Infamous hacker marketplace Genesis, which was taken down this week by an international law enforcement operation involving 17 countries, was selling access to millions of victim computers gained via the DanaBot infostealer and likely other malware.
Trellix, the cybersecurity firm that assisted in the takedown of the Genesis site, said that malware used by Genesis provided access to browser fingerprints, cookies, autofill form data, and other credentials.
“The disruption of Genesis Market is yet another successful takedown that proves that public-private partnerships are vital in fighting cybercrime,” said John Fokker, head of threat intelligence at the Trellix Advanced Research Center in Amsterdam. “We had been monitoring the marketplace for many years now and are proud to have been able to play a part in the takedown of this notorious market.”
A Trellix analysis could only trace 450,000 malware bots listed on the marketplace, out of the 1.5 million announced by law enforcement officials, mainly because Trellix had access only to advertised data and not the full historic database.
The bots on sale and analysed by Trellix are malware with real-time links to victim machines, and were the result of infections that were carefully crafted in stages. Among other observations, Tellix detected a final DanaBot payload.
Malware bots sold for hundreds of dollars
The price per bot on the site ranged from as little as $0.70 up to several hundred dollars, depending on the amount and nature of the stolen data, according to a Europol filing.
The international operation was led by the US Federal Bureau of Investigation (FBI) and the Dutch National Police, with a command post set up at Europol’s headquarters in The Hague, Netherlands. It resulted in 119 arrests, 208 property searches and 97 "knock-and-talk" measures. Forty-five FBI field offices worked on the investigation, the US Justice Department said in a press release announcing the takedown Wednesday.
Based on a forensic timestamp provided by law enforcement, Trellix observed a “setup.exe” file as the initial infection vector. This was a multistaged executable file whose size was inflated (99.3%) to 440MB through null padding, a trending technique used to avoid cybersecurity sandboxes. The executable was observed to be a genuine Inno Setup, a benign software installer file that was used by Genesis for malicious injection.
In the second step, the executable would drop a dynamic link library (DLL) file, “yvibiajwi.dll,” in the temporary folder of the victim computer located at %temp%.
The DLL, which includes junk code to avoid detection, executes functions that decrypt a 150MB buffer at the end of the malicious script binary, yielding a portable executable (PE) file targeted at the user’s “explorer.exe,” a Windows startup process.
The final leg of the attack is to use the compromised system to establish a connection with the command and control (CC) server used by the attacker to download another binary which, as found in the samples analysed by Trellix, resembled the DanaBot family.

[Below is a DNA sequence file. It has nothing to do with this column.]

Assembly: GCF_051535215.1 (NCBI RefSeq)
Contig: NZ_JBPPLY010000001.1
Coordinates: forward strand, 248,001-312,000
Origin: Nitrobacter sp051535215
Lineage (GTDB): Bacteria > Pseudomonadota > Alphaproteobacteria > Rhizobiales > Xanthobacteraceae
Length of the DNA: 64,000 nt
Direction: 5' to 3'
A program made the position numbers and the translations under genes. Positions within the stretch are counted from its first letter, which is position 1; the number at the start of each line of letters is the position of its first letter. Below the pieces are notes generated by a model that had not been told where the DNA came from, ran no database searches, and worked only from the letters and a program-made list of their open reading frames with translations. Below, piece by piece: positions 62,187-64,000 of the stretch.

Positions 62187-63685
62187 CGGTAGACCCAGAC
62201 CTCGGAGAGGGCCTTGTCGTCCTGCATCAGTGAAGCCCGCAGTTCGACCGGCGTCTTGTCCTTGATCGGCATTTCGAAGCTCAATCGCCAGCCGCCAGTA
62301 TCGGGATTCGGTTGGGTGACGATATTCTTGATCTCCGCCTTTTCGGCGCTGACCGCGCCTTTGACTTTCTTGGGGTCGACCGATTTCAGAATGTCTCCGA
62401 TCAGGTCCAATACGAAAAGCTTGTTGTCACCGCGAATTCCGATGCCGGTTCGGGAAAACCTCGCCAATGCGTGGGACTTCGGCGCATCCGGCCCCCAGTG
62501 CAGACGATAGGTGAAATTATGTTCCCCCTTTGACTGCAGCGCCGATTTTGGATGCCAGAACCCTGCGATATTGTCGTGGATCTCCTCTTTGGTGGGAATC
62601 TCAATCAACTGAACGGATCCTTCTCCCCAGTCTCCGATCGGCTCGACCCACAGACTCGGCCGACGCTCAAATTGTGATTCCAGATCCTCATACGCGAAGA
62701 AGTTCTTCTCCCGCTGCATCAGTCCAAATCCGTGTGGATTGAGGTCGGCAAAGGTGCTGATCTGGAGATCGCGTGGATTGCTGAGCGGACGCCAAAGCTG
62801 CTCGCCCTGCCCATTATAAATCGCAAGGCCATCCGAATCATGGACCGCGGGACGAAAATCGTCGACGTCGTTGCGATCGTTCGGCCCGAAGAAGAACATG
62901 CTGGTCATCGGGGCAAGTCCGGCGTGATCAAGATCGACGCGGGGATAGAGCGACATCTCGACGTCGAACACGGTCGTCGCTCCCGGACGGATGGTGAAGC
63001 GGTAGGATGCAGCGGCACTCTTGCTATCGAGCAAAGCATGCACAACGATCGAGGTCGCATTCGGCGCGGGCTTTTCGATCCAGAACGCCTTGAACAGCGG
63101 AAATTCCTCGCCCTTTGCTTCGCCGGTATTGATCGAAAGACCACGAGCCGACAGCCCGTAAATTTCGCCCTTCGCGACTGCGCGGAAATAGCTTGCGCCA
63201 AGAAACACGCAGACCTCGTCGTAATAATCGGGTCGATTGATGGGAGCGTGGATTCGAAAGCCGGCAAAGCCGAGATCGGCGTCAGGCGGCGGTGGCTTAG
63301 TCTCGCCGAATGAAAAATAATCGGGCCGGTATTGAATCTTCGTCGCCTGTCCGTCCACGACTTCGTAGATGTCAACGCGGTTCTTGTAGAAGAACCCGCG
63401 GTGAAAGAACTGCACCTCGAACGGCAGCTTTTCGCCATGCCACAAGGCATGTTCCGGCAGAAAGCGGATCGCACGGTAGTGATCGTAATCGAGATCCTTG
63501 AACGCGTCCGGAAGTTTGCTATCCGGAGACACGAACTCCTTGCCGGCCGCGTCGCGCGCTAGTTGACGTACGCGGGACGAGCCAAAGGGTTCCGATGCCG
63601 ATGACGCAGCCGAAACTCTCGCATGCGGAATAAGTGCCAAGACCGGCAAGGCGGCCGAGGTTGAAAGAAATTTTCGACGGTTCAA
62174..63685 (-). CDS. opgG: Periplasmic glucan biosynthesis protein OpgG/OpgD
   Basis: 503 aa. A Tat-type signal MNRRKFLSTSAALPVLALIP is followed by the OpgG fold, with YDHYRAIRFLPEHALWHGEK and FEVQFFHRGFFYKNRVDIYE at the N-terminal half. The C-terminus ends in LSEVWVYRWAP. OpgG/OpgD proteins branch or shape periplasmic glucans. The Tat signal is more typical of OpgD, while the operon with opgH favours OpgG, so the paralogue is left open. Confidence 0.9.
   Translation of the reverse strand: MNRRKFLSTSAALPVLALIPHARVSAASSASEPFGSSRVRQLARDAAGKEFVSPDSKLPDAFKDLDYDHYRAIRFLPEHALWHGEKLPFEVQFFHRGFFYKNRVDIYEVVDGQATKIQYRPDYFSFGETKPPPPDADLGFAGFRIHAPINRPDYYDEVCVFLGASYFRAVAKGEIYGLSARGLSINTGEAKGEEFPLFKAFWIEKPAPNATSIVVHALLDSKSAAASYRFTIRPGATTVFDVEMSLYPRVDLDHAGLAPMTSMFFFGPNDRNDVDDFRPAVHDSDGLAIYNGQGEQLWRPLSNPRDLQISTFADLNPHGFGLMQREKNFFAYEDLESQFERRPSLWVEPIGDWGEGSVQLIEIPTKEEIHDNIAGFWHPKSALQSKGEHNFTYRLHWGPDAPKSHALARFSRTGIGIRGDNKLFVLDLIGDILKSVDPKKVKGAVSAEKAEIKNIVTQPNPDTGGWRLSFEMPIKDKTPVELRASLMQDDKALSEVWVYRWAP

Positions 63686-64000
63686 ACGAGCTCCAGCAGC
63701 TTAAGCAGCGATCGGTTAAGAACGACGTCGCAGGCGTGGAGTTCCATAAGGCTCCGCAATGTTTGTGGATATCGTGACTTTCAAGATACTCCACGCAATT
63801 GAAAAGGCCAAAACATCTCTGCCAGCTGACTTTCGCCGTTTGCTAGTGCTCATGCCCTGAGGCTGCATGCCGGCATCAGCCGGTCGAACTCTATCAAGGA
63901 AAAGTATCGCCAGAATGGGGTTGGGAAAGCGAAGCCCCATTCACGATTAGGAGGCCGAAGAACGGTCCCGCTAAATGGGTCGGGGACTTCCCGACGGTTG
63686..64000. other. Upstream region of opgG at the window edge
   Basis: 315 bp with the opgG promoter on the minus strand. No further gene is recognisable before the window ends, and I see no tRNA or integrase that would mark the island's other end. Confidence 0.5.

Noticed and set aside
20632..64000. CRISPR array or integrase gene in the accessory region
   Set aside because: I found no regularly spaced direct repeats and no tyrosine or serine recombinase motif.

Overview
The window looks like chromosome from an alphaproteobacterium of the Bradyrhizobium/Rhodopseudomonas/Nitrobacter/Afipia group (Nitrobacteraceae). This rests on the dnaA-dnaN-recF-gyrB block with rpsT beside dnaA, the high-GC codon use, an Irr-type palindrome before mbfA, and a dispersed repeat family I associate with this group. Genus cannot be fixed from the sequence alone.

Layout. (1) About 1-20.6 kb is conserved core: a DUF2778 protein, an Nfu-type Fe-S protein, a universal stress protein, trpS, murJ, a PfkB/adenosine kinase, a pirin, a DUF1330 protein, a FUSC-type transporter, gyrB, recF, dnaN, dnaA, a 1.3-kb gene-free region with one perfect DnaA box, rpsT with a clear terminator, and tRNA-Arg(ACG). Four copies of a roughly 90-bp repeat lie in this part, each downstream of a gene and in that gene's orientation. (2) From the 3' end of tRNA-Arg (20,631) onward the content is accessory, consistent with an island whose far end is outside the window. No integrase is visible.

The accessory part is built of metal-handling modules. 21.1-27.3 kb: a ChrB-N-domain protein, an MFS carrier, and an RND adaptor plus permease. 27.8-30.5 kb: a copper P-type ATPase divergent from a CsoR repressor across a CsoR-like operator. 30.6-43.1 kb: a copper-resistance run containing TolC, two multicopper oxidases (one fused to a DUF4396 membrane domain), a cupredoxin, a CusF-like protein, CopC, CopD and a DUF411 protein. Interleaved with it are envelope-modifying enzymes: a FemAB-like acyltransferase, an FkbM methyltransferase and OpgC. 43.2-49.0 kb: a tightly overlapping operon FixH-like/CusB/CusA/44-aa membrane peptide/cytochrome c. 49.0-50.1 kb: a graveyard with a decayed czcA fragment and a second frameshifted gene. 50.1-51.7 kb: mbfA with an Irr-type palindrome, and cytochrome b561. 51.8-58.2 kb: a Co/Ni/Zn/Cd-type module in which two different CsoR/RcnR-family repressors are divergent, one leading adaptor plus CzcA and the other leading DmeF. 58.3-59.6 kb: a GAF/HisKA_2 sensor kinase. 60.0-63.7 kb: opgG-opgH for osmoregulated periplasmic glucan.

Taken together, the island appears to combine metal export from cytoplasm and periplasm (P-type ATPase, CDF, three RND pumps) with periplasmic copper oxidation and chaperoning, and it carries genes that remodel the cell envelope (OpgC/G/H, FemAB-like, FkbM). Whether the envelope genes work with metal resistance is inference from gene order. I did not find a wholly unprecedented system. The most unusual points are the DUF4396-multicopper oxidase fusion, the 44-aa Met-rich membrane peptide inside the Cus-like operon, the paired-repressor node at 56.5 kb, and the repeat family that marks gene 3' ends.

Using commodity malware
As the CC domain was unavailable at the time of Trellix’s analysis, it made an assumption that the domain primarily distributes commodity malware including not only DanaBot but others, such as AZORult, Raccoon, and Redline.
An invitation-only malware site
Genesis Market had been in existence since 2018, and was an invitation-only site that required referrals from current members. It was among the first to use browser fingerprints and cookies to enable account takeovers, despite growing MFA adoption. It used the principle that for an effective MFA-resistant attack, the attacker must exploit a victim’s trusted status by accessing both their credentials and browser fingerprint.
In addition to infected bots, Genesis Market also advertised and sold a custom browser and plugin called “Genesium” on several underground forums, making it easier for hackers to effect attacks.
It is possible for hackers already in possession of Genesis bots to continue attacks as long as victims don’t refresh cookies and change compromised credentials. Genesis bots have real-time links that update passwords when victims change them. After the takedown of Genesis infrastructure, clearing browser cache and cookies, or restoring an infected computer to factory default, can invalidate the infection.
Victims still vulnerable unless remediation taken
“Victims are still vulnerable as long as they haven’t followed the remediation steps. We recommend checking if they are in the Genesis data set through the portal of the Dutch Police, which also provides remediation advice that Trellix helped formulate,” Fokker said. Data set information is available at https://www.politie.nl/en/information/checkyourhack.html.
Additionally, organisations should most importantly implement MFA and severely limit the amount of time that browser cookies can be used before they expire, Fokker added.
Using antivirus programs; regularly updating software; avoiding suspicious links, pop-ups, and dialog boxes; and using unique passwords have been advised by law enforcement as effective ways to prevent access thefts. A detailed list of remediation steps is provided by Trellix in its analysis of the Genesis bots.